From 1982 she combined being a mother with the role of freelance costume maker, specialising in ladies' period costumes. She now combines her freelance career with teaching. Always interested in fashion and costume, Jill is pleased to be a member of various costume societies, particularly the Costume Society, of which she is the secretary and archivist.
Anna moderates the long-running Corsetmakers LiveJournal community. She lives in Portland, Oregon, with her bicycle and her grandmother's Singer sewing machine. She has been in love with historical costuming since her very first Renaissance Faire.
Natasha was gifted her first sewing machine in 2001, but it wasn’t until 2007 that she really discovered her love of sewing and historical costuming. Originally concentrating on Italian Renaissance costumes, she now focuses primarily on mid-Victorian sewing. At her best when working on large, ambitious projects, she is currently working towards making at least 25% of her own clothing and is recreating a 1906 evening gown for her wedding in late 2013.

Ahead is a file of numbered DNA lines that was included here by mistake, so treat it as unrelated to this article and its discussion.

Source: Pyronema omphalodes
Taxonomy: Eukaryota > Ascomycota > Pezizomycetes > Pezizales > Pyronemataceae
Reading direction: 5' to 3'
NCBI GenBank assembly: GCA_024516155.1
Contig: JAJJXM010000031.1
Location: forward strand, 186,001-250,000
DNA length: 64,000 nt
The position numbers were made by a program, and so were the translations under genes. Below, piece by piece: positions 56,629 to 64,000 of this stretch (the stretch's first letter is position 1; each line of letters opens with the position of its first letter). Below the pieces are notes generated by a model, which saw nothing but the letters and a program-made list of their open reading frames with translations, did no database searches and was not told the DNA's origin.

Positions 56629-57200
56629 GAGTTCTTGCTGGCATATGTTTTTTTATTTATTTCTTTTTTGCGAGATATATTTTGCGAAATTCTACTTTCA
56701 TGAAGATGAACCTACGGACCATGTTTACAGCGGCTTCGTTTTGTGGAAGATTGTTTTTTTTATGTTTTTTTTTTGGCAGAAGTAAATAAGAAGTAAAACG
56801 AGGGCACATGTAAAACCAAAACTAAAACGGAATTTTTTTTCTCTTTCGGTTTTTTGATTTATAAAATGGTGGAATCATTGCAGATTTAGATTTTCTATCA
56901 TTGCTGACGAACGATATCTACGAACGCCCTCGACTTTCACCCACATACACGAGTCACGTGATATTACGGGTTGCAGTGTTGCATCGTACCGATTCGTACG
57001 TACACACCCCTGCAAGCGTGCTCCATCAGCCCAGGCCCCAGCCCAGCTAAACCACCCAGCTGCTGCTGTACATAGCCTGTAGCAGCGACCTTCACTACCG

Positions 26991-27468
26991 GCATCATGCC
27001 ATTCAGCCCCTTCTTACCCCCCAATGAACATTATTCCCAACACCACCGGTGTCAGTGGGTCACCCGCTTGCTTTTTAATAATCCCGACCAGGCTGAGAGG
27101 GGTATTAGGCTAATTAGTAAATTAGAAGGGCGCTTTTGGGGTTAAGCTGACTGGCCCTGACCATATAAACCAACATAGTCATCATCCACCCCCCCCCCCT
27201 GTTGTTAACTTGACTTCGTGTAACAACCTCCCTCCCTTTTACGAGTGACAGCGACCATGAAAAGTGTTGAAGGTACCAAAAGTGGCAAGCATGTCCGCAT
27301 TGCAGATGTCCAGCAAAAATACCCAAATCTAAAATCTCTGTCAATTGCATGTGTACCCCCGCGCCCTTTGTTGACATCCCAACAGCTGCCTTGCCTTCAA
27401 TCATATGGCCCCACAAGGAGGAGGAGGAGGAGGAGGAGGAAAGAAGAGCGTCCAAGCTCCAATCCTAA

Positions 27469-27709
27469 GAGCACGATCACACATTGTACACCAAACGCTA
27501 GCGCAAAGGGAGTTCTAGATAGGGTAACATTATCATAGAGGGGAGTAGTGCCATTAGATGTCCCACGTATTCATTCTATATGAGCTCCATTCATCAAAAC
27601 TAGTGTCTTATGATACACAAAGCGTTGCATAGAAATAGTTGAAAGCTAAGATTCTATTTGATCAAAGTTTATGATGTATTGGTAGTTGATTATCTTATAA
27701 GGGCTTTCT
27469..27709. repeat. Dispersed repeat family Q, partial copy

Natasha lives in Rodeo, CA with her fiancé and two cats, Boris and Winnie, and can be found at Brass and Lace.
Sandra has been sewing ever since she was old enough to be (responsibly) allowed to play with scissors, pins and needles. Largely self-taught, through a hilarious series of trials and errors, she may even be allergic to formal instruction.
Her love of corsets sprang from a penchant for dark Victorian-gothic style. Although her eyeliner is less dramatic these days, her passion for corsetry has never waned. She is currently working away at the near-impossible task of creating a corset based on each of the teacups in her extensive collection. Recently, she quit her job to start her own home-based sewing business. She is fueled by endless pots of strong black tea.